The Dean of the Idaho Press Corps bids farewell

Betsy Russell, the longtime president of the Idaho Press Club and a tenacious and influential political journalist who covered seven Idaho governors, is retiring on January 1.

Russell started her reporting career early, joining her high school newspaper and reporting on her own graduation.

She earned a degree in political science from the University of California-Berkeley and a master’s degree in journalism from Columbia University.

“Journalism became my career for really idealistic reasons, because I really believed, and still believe, that we don’t have representative democracy and we can live in a free country if people don’t know what their government is doing to make them freely participate in self-government. ‘ Russell told the Idaho Capital Sun.

Russell moved to Idaho in 1986 to report on Boise City Hall for the Idaho Statesman. Over the next 36 years, she reported on Idaho legislature, government and politics for the Statesman, The Spokesman-Review and Idaho Press newspapers. Along the way, she was part of a team of Spokesman Review journalists who were a 1993 Pulitzer Prize finalist for their coverage of Randy Weaver and the Ruby Ridge confrontation in Boundary County, Idaho.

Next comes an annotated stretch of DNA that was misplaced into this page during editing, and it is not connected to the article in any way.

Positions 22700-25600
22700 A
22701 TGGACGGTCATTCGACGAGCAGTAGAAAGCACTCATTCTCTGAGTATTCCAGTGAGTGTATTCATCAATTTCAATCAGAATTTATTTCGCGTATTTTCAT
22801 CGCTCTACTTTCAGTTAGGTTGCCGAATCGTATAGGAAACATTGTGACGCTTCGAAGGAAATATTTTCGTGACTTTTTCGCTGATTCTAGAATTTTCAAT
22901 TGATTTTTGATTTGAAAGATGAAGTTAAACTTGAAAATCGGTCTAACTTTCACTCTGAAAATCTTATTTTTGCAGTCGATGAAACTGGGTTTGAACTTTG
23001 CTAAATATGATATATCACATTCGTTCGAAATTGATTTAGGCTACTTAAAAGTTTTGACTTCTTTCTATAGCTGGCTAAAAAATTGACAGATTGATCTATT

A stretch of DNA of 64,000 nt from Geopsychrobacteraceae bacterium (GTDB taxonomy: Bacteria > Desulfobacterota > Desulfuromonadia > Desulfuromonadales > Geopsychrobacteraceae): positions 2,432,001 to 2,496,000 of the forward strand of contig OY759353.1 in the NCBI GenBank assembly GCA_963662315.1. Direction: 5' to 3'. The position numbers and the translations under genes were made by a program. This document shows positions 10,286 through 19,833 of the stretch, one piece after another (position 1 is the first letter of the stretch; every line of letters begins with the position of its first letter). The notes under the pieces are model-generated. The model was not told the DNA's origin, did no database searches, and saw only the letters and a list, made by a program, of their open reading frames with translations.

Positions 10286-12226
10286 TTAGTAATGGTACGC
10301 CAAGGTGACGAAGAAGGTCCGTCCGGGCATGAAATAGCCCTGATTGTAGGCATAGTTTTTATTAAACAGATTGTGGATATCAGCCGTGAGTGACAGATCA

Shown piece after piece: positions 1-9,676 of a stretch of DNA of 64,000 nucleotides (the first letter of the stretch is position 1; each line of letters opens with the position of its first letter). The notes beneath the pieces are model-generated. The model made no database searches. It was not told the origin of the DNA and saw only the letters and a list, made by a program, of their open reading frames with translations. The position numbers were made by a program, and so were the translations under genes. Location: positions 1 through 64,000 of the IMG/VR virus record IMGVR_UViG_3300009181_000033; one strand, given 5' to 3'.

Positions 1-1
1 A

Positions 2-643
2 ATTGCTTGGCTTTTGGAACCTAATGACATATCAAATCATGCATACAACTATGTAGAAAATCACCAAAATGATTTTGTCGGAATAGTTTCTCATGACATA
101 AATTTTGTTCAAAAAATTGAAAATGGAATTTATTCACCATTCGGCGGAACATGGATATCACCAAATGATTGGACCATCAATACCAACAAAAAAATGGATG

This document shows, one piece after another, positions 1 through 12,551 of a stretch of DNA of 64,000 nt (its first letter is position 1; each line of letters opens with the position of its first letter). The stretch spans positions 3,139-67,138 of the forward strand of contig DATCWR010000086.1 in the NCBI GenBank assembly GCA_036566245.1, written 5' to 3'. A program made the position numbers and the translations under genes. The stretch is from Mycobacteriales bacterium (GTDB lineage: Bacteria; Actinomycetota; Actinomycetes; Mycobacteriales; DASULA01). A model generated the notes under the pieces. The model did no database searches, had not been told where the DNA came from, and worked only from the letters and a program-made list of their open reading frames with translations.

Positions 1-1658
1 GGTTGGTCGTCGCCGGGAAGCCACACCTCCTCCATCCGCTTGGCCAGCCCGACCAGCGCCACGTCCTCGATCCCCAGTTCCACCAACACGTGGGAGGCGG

Their reporting uncovered false claims made by Republican and Democratic elected officials from the campaign trail to the bottom of the Idaho House of Representatives. Russell’s stories led to prison reform and changes in state policy, while her work with the Idaho Press Club and Idahoans for Openness in Government aimed to increase transparency in halls of power across the state.

When Russell first arrived at the Idaho Statesman, she covered then-Mayor Dirk Kempthorne and the debate over the redevelopment of downtown Boise and an ill-fated proposal to build an indoor shopping center. Governor John Evans was nearing the end of his last term in office, and Russell got her first taste of coverage of the Idaho Legislature and the Governor’s Office when Kempthorne was to testify at the Statehouse. Russell went on to closely cover six other Idaho governors – Cecil Andrus, Phil Batt, Kempthorne, Jim Risch, Butch Otter and Brad Little.

Russell’s career has had several highlights.

Russell created and wrote the Eye on Boise blog, first for The Spokesman-Review and later for the Idaho Press, which was a must read for anyone interested in the Idaho legislature and government – including many of the highest ranking and most influential elected officials Leaders in Gem State.